It may soon be possible for individuals previously convicted of marijuana possession in Colorado to have the convictions expunged from their criminal records. The Colorado General Assembly recently added an amendment to House Bill 1424 that would allow Governor Jared Polis to mass-pardon all marijuana convictions for possession of two (2) ounces or less of cannabis. The amendment passed just before the Colorado state legislature ended its last session of 2020. The move could have positive implications for cannabis retail operators in the state.
Colorado Legislature Approves Cannabis License Social Equity Program
House Bill 1424, which had bipartisan support from both Democrats and Republicans, is a broad measure intended to create new opportunities for people of color in the burgeoning cannabis industry. Although cannabis has been legalized in Colorado for medical and recreational use, many industry observers have complained that there are still many social inequities for minorities when it comes to the state’s retail cannabis industry. The end result has been that there simply are not enough minority owners who are able to make inroads in the industry and obtain licenses to operate a dispensary. The recent legislation aims to fix that problem by creating incentives for certain individuals to own a regulated marijuana business in Colorado.
The new law applies to anyone who meets one of the following criteria:
- Lived in a lower-income economic opportunity zone or high-crime area for at least 15 years between 1980 and 2020.
- Was previously arrested, convicted, or subject to civil asset forfeiture related to marijuana when possession of pot was still illegal in Colorado.
- Had an annual household income that would place their family in the low-income category.
Eligible residents who want to get involved in the legal cannabis industry would receive incentives from the Colorado Department of Revenue or the Colorado Office of Economic Development and International Trade. The exact nature of these incentives has not yet been determined by government officials.
Mass-Pardoning of Individuals with Past Marijuana Possession Convictions in Colorado
Anyone with a prior conviction for marijuana possession will be eligible for immediate, automatic pardon by the governor. This means that there will be no need for an individual to file an application or seek approval from a local district attorney or judge. Additionally, although Governor Polis will be able to consult with others before issuing pardons, he is not required to follow anyone else’s advice. Once individuals convicted of cannabis possession have been pardoned, they will then be eligible to get the record of the conviction expunged.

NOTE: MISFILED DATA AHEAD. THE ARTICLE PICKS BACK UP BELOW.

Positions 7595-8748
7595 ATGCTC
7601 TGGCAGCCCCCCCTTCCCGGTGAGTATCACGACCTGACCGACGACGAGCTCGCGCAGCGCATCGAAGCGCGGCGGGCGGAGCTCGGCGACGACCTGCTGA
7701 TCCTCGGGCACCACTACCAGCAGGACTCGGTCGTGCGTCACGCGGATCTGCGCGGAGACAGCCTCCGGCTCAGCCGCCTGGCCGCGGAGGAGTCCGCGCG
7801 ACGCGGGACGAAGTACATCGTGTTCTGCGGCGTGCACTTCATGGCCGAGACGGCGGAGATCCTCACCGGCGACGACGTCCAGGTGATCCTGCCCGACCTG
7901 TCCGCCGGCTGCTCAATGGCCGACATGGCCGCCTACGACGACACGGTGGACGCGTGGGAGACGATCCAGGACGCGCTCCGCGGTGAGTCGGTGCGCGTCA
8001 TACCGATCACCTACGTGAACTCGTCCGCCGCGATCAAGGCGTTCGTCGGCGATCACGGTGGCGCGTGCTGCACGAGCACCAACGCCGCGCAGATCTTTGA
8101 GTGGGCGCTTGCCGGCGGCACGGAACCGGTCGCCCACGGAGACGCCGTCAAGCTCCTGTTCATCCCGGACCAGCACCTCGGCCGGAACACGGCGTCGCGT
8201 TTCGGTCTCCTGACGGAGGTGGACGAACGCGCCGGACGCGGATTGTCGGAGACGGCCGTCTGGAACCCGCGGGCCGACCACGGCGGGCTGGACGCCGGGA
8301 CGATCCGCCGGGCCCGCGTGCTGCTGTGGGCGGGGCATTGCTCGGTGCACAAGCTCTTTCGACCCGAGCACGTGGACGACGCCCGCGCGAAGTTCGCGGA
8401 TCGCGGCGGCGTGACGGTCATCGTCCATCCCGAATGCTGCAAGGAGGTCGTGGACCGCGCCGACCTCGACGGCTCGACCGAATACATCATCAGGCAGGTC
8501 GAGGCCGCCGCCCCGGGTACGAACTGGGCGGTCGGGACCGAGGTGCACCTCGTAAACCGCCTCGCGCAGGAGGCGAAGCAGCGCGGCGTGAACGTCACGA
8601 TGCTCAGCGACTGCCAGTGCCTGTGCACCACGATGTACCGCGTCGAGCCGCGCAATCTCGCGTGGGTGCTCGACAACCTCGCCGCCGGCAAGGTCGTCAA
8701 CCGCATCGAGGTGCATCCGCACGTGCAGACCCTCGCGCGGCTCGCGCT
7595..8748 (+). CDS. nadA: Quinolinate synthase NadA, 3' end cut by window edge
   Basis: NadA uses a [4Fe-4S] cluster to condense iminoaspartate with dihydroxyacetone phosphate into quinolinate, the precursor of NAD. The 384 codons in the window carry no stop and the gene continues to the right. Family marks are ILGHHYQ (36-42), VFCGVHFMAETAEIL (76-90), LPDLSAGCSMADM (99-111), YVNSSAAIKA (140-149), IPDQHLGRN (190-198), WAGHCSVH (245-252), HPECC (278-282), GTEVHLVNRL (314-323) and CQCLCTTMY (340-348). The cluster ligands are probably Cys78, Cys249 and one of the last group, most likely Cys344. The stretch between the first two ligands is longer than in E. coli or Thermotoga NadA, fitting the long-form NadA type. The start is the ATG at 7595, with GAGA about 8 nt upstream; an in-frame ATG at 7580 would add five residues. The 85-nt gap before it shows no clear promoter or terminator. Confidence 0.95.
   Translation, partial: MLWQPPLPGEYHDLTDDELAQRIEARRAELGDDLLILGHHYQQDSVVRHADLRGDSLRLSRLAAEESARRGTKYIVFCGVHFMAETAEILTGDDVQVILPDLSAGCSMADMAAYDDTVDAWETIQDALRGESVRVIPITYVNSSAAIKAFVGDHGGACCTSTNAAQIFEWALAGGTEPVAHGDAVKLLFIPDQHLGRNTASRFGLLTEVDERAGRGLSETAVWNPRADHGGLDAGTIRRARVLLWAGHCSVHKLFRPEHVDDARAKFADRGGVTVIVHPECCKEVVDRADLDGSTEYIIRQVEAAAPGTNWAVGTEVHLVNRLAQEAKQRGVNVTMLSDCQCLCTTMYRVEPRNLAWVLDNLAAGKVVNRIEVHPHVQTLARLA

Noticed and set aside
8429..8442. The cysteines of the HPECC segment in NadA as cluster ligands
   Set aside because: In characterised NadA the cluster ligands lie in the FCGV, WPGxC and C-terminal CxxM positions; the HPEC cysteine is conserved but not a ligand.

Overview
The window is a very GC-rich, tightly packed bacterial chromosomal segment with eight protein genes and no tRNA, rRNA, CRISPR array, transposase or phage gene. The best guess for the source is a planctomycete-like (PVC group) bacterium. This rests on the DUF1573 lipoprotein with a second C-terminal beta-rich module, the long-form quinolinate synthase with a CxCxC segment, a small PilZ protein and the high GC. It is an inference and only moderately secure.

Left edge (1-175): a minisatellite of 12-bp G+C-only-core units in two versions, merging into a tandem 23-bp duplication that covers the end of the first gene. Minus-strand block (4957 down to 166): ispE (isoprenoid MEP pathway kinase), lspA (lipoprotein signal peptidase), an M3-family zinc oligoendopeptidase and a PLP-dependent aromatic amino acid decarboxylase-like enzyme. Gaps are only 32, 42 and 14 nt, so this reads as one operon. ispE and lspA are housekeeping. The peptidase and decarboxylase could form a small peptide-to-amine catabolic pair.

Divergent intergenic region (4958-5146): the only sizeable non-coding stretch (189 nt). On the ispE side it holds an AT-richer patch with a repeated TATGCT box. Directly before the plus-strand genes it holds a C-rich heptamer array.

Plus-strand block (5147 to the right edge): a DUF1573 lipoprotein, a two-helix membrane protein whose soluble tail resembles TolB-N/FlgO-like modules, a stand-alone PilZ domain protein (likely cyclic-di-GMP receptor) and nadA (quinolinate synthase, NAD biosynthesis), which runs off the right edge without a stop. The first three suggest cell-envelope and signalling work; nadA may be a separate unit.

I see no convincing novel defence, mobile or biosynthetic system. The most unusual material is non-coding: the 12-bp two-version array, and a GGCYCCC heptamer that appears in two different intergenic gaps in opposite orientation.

The implications of the mass-pardon provision could be significant, particularly for individuals who were previously convicted of marijuana possession in Colorado but who now live in another state. In these other states where marijuana may still be illegal, a conviction for pot possession can have a devastating effect on a person’s ability to seek employment, public housing, or government assistance.
History of HB 20-1424 and Expungement of Past Marijuana Convictions in Colorado
State legislators have been trying for some time to pass a law that would clear marijuana convictions from criminal records. Jonathan Singer, a Democratic Rep. from Longmont, proposed a similar bill earlier this year. That bill would have automatically cleared all past marijuana possession convictions, but legislative delays caused by the coronavirus pandemic meant that there was simply not enough time to garner enough votes in support of the bill. Shortly before the legislative session came to an end, Rep. Singer decided to try once again by tacking on an amendment to the cannabis social equity bill. Singer justified the inclusion of the amendment by connecting cannabis business licensing and “people who are still paying for their crimes that are now legal and constitutional.” Moreover, said Singer, those costs are being borne disproportionately by communities of color in Colorado.
Some state legislators objected to the expungement amendment on the grounds that it was more of a “criminal justice” concern and not sufficiently connected to the marijuana business licensing bill. Ultimately, however, HB 20-1424 passed with bipartisan support.
Next Steps for Applicants to Colorado’s Marijuana Social Equity License Program
Now that HB 20-1424 has been passed by the Colorado state legislature, it will head to Governor Polis’ desk. If Polis signs the bill, it will become the law in Colorado and grant him the authority to expunge prior convictions for misdemeanor pot possession. It is expected that Polis will choose to sign the bill. A spokesperson for Polis stated that the governor is “happy that a meaningful, bipartisan bill addressing marijuana equity passed the legislature.”
Applicants to the state’s new social equity license program will be able to start submitting their applications at the beginning of 2021. The Colorado Department of Revenue’s Marijuana Enforcement Division is expected to finalize the rules for eligibility soon so that there are no delays for applicants.
Contact Scythian Cannabis Real Estate Today
Scythian Real Estate is a trusted partner of cannabis operators who are looking to raise funds and expand their retail operations into new states. Scythian already works with The Green Solution and Grassroots (recently acquired by Curaleaf) in states like Colorado, North Dakota, and Pennsylvania.
If you are a cannabis operator, you can contact Scythian by sending an email today.
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